void paintComponent(Graphics g, Component c, Container p, int x, int y, int w, int h): paints the given Component in the given graphical context, using the rectangle defined by the four int parameters as the clipping area. The given Container is used to act as the Component's parent so that any validation and repaint requests that occur on that component do not propogate up the ancestry tree of the component owning the given graphial context. This is the same methodology used by component renderers of JList, JTree, and JTable to properly exhibit "rubber stamp" behavior. This behavior is accomplished through the use of a CellRendererPane (see chapter 17 for more about this class and why it is used to wrap renderers).

void paintComponent(Graphics g, Component c, Container p, Rectangle r): functions identical to the above method, but takes a Rectangle parameter rather than four ints.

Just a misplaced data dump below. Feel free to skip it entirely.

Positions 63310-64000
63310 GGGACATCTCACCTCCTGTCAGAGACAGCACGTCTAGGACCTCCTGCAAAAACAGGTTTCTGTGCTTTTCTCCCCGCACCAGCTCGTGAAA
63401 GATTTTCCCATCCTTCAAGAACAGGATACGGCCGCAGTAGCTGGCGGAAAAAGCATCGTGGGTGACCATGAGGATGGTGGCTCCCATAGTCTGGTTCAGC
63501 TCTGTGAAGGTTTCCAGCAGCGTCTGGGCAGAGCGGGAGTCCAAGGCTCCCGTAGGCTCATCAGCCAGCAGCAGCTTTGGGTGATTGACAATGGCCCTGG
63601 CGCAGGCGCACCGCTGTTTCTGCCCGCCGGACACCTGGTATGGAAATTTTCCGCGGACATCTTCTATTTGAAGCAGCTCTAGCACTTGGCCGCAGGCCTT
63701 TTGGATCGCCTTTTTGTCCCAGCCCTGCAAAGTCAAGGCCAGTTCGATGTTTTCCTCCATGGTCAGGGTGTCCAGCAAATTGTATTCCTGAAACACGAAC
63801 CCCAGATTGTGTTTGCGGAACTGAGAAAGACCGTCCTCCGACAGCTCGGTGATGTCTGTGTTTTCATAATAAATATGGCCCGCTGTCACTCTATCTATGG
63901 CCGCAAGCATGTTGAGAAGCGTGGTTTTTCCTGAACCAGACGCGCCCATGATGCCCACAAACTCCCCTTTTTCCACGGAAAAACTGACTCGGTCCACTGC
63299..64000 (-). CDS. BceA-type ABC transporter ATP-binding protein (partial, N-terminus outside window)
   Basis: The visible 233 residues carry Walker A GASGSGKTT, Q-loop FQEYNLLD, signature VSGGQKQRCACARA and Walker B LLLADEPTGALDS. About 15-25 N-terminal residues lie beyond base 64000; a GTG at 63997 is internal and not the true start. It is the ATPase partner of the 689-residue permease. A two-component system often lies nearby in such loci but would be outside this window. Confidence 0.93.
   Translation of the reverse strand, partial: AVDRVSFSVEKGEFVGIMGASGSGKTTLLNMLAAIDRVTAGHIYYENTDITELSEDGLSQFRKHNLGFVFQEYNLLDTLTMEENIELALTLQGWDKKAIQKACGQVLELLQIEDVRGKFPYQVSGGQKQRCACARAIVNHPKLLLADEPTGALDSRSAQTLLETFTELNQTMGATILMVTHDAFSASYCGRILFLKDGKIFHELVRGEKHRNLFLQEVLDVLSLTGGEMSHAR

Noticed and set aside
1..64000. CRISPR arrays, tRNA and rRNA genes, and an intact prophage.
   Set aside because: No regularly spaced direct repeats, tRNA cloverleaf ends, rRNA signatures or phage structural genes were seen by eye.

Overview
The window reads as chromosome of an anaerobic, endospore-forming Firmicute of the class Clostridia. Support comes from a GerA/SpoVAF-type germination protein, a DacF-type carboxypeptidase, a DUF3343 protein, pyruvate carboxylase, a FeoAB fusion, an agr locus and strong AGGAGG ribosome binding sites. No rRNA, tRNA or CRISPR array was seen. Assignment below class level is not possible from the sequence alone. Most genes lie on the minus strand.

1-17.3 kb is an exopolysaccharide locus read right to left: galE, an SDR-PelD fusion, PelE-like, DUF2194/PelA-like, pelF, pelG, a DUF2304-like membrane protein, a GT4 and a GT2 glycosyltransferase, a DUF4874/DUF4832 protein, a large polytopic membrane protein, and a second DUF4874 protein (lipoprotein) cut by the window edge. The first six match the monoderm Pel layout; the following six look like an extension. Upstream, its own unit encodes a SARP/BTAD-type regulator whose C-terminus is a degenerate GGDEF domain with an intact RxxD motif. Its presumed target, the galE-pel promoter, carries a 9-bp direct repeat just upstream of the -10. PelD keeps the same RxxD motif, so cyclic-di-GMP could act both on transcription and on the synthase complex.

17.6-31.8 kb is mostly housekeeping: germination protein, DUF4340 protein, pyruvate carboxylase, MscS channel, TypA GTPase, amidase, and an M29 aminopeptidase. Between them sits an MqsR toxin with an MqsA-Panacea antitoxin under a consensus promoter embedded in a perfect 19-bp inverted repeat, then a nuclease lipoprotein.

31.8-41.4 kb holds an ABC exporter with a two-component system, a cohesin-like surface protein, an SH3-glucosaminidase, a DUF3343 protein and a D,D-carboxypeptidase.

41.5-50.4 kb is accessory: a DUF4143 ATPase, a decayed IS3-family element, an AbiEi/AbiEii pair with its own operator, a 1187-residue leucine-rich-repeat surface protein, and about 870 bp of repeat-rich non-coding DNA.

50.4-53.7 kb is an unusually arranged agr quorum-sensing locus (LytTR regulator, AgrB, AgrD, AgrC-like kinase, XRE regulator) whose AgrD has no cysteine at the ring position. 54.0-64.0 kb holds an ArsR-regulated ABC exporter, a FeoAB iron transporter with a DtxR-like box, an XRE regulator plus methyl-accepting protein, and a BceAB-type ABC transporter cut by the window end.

void updateComponentTreeUI(Component c): notifies all components contained in c, and c itself, to update their UI delegate to match the current UIManager and UIDefaults settings (see chapter 21).



This section is particularly advanced and is only of interest to those seeking a low level understanding of how Runnables are dispatched and processed.

This section is particularly advanced and is only of interest to those seeking a low level understanding of how service classes are shared throughout a Java session.

Tom Ball, Sun Microsystems.

For a higher level summary of the painting process, see the Swing Connection article: "Painting in AWT and Swing." http://java.sun.com/products/jfc/tsc/special_report/Painting/painting.html

Actually KeyStroke provides six static methods for creating KeyStrokes, but getKeyStroke(char keyChar, boolean onKeyRelease) has been deprecated.

This method is not implemented as of Java 2 FCS, and will always return null.